Continuous variables are expressed as the means ± standard deviation (SD), medians with interquartile ranges or as numbers with percentages when appropriate. The degree of the linear relationship was assessed by the Spearman correlation coefficient (R). To compare multiple groups, we used one-way ANOVA test when the distribution was normal and Kruskal–Wallis test when the distribution was skewed. In cases where the null-hypothesis was rejected (P value < 0.05 considered statistically significant), we continued with a post-hoc analysis of inter-group comparisons using the independent-sample t-test or Mann–Whitney test when appropriate. Using the Bonferroni correction for multiple testing, the null hypothesis was rejected if the P value was < 0.016. Receiver operator characteristic curve analysis were applied to assess the diagnostic ability to identify patients with 1) decompensation (PCWP ≥ 15 mmHg) and 2) overt LVF (PCWP ≥ 15 mmHg and SvO2 < 60%). The cut-off values for natriuretic peptide (NT-proBNP) and left ventricular ejection fraction were identified using the optimal Youlden index. The diagnostic performance was described using sensitivity, specificity, positive likelihood ratio and negative likelihood ratio. To evaluate the inter-observer variability of the RVD score the measurements and assessments were performed by two investigators (OBH, MA) on the same investigation (n = 20). The variability for continuous variables (TAPSE, RV diastolic area, Doppler systolic pulmonary artery pressure) was described by the coefficient of variation and expressed as the SD of differences divided by the mean value of two measurements. For categorical parameters (normal versus increased right atrial pressure, tricuspid regurgitation grade < 2 or ≥ 2, RVD score) we used kappa statistics. The statistical analysis was performed using SPSS for Macintosh, version 27 (IBM Corp, Armonk, N.Y., USA).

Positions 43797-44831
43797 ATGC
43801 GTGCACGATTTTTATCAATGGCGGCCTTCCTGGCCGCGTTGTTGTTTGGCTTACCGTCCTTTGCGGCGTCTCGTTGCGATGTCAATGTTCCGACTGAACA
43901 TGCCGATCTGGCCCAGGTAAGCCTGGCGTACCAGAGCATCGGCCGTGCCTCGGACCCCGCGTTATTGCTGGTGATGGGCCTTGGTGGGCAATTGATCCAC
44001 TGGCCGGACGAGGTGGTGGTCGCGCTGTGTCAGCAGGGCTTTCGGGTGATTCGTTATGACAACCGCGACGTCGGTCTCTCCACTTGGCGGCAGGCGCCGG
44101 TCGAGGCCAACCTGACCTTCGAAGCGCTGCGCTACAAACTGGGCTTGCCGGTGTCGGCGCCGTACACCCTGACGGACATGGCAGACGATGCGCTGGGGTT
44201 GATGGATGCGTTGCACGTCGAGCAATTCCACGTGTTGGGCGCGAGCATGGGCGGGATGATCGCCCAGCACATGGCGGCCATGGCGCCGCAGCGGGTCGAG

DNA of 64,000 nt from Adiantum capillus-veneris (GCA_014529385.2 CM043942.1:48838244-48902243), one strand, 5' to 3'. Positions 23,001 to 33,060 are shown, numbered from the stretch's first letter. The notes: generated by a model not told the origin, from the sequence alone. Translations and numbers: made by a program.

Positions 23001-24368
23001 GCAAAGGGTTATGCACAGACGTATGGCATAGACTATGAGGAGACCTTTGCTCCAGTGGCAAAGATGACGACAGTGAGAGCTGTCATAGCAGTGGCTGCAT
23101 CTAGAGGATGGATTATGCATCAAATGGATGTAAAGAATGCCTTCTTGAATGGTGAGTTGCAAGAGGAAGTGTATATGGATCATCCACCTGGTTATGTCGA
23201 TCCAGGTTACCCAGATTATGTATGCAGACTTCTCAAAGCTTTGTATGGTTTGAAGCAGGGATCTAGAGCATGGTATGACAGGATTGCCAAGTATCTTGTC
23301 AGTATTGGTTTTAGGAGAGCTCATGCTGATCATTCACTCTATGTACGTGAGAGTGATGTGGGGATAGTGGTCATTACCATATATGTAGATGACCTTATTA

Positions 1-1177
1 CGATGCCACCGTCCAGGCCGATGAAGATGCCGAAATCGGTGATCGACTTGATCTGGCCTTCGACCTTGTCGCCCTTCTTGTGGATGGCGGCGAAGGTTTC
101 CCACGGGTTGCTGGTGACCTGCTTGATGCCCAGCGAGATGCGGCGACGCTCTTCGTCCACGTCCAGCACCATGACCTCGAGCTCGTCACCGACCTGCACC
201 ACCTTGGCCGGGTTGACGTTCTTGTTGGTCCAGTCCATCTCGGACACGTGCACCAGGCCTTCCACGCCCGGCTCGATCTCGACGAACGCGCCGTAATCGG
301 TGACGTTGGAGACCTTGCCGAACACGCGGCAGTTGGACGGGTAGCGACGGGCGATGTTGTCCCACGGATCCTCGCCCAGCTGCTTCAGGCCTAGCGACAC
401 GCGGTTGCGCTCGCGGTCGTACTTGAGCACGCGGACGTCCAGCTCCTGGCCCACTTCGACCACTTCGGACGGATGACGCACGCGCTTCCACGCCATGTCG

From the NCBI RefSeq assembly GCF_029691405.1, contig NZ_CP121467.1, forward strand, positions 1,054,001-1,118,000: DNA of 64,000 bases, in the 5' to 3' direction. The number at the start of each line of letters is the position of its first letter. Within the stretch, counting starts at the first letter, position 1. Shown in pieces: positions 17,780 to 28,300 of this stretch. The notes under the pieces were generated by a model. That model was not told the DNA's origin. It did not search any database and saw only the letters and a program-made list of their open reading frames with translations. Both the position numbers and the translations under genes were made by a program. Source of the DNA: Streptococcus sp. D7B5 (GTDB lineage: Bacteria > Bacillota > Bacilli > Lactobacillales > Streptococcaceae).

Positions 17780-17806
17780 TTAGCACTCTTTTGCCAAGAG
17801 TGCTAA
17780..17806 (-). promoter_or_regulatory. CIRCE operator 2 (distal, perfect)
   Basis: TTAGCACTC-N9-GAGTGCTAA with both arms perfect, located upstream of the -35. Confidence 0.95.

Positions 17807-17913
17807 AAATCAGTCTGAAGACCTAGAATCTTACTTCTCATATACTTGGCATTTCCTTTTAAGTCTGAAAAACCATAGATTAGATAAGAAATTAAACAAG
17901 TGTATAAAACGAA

Results

The mean ± SD age in the study group was 53 ± 14 years and 77% were males. Eighty-six patients were referred for heart transplant work-up. Eighty-eight patients had LV ejection fraction < 40%. Table 2 shows the patients’ clinical characteristics.

Table 2 Clinical characteristics

Forty-two patients had cLVD with normal PCWP and SvO2 (dry-warm), 25 patients had dLVD with increased PCWP (wet-warm), 5 patients had normal PCWP and reduced SvO2 (dry-cold) and 33 patients had LVF with both increased PCWP and reduced SvO2 (wet-cold). Patients in the dry-cold group were due to the small number omitted from further comparison with the other three hemodynamic profiles.